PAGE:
I have been in the process of quitting smoking now for about three years. I used to smoke a pack of cigarettes a day. I did that for about 23 years. Now I have quit cold turkey several times, but I always go back to the awful habit.
For the past few years I have only smoked a couple of cigarettes a day. I light one up, take one puff and then put it back out. That way one cigarette lasts me quite a long time. You’d think that I would be able to quit by now.
It seems like the two cigarettes a day pretty much squelch my nicotine cravings and my oral fixation. The gum just doesn’t work. I end up smoking my two cigarettes on top of chewing the gum.
When I try to quit cold turkey, I really get anxious and start craving a cigarette. That’s why I was surprised to find out that the latest research says that smokers who are in the process of quitting are a lot happier, not miserable like you would expect. According to Medical News Today:
“It appears to be a myth that giving up smoking most likely makes you miserable. Brown University researchers found that those who were in the process of quitting smoking were never happier. Their study appears in an article in the journal Nicotine & Tobacco Research.”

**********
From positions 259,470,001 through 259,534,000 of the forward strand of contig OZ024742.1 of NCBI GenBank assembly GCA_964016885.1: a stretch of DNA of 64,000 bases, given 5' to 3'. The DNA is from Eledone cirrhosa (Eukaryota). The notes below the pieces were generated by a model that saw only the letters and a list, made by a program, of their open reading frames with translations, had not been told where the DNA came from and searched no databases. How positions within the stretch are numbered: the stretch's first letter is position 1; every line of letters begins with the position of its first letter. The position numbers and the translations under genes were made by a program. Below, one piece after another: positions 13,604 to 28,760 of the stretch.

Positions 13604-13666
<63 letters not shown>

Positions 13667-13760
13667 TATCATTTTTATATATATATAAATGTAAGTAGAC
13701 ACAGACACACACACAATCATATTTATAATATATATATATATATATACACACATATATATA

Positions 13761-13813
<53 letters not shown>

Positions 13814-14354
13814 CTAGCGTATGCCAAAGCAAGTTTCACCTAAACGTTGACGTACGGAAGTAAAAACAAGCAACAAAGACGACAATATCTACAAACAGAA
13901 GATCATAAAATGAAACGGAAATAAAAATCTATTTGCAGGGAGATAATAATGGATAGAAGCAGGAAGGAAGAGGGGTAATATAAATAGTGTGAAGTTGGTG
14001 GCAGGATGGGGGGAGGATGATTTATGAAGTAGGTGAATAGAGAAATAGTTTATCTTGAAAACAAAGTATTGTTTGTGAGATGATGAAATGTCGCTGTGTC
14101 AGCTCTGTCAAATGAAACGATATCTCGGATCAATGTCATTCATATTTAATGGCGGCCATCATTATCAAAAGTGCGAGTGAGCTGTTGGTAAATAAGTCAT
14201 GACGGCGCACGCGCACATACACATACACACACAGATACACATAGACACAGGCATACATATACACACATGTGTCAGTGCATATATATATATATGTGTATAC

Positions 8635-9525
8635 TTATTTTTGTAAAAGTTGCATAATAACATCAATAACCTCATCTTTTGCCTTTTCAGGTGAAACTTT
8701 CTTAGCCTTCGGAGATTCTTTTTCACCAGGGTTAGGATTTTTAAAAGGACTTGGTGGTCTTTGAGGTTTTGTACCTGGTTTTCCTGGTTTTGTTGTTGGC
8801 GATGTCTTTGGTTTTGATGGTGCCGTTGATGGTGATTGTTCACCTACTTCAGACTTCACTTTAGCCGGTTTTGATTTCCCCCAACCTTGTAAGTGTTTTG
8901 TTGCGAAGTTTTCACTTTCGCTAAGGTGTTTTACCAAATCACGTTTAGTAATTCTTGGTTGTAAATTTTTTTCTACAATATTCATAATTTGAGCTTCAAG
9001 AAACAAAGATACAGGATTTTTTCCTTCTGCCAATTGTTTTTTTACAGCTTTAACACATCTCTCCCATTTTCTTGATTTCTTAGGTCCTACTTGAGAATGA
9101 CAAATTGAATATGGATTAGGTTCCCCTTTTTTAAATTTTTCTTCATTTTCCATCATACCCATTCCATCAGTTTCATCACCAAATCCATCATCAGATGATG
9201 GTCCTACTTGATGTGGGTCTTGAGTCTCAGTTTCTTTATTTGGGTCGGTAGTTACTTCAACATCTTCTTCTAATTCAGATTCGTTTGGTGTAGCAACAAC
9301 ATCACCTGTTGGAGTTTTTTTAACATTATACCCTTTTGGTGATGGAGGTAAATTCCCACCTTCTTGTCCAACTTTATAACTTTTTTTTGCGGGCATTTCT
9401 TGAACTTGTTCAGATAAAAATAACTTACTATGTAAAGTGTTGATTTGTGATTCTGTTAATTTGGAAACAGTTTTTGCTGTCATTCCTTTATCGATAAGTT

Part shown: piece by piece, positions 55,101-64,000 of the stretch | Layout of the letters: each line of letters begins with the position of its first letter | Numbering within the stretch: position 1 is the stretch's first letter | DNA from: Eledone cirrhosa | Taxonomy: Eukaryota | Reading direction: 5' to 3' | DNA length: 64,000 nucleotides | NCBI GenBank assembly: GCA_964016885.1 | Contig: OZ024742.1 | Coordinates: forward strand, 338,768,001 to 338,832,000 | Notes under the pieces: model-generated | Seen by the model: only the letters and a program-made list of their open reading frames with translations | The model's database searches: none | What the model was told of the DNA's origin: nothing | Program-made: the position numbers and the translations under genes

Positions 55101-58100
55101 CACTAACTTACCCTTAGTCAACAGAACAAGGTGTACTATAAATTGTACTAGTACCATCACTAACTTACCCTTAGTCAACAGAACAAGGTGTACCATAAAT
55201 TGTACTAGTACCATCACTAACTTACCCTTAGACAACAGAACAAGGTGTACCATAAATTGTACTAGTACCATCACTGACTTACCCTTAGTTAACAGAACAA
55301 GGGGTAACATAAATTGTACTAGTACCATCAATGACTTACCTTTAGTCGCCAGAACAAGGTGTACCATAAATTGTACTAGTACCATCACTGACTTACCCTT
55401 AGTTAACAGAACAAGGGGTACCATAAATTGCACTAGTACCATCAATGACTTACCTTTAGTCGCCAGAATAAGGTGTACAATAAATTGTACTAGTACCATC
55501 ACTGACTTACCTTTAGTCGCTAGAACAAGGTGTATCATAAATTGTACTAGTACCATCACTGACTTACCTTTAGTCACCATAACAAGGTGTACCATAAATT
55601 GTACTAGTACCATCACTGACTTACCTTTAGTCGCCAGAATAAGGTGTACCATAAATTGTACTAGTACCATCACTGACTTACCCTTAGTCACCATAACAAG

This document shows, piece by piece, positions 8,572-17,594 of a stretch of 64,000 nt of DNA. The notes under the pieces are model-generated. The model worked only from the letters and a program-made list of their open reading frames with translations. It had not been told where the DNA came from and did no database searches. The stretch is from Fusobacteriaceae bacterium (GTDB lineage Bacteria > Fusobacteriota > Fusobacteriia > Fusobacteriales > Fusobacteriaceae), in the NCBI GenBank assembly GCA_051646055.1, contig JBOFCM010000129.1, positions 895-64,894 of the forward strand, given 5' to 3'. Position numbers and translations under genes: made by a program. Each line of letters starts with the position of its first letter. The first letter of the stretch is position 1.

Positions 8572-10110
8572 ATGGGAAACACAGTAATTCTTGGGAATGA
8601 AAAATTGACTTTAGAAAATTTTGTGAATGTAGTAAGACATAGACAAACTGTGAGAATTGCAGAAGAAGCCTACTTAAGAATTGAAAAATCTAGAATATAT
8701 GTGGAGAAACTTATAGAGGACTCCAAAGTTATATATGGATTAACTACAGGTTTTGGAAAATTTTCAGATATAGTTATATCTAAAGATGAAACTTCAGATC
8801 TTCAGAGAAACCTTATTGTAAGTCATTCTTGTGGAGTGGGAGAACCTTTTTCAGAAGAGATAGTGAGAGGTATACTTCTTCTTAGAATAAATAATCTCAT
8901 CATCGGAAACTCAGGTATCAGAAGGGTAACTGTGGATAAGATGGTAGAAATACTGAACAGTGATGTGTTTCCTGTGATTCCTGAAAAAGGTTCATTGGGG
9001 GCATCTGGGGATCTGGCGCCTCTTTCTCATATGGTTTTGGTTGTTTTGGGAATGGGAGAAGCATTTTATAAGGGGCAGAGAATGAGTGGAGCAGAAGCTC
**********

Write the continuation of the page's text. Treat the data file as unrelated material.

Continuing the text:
The conventional wisdom states that one of the reasons that people use tobacco products is that it relieves stress and calms them down, and they become miserable and depressed when deprived of the product. It only abates when all of the nicotine gets out of their systems. Nicotine is a drug and withdrawing from it is like any other drug. It has been said that it is as addictive as heroin.
But the authors of the study found different. Even if the smokers only quit for a short period, they reported feeling much less depressed. Out of the more than 200 smokers that were studied, 26 reported that they never experienced any change in mood, whether positive or negative.
But on the reverse side, the smokers who quit and then started up again right away reported that their mood darkened considerably after they started smoking again. 99 of the smokers failed to quit even for a short period. They reported that they were the most unhappy of all the subgroups in the study.
I have a friend who recently quit smoking because she was having a lot of digestive problems. Quitting smoking has not only helped her physical symptoms, but I see a really big change in her mood, and she has always been a sort of depressed person.
So maybe if I succeed in quitting altogether, the brightening of my mood will compensate for the withdrawal symptoms of the nicotine. Who knows, but it might be worth a try. And it’s better than taking antidepressants.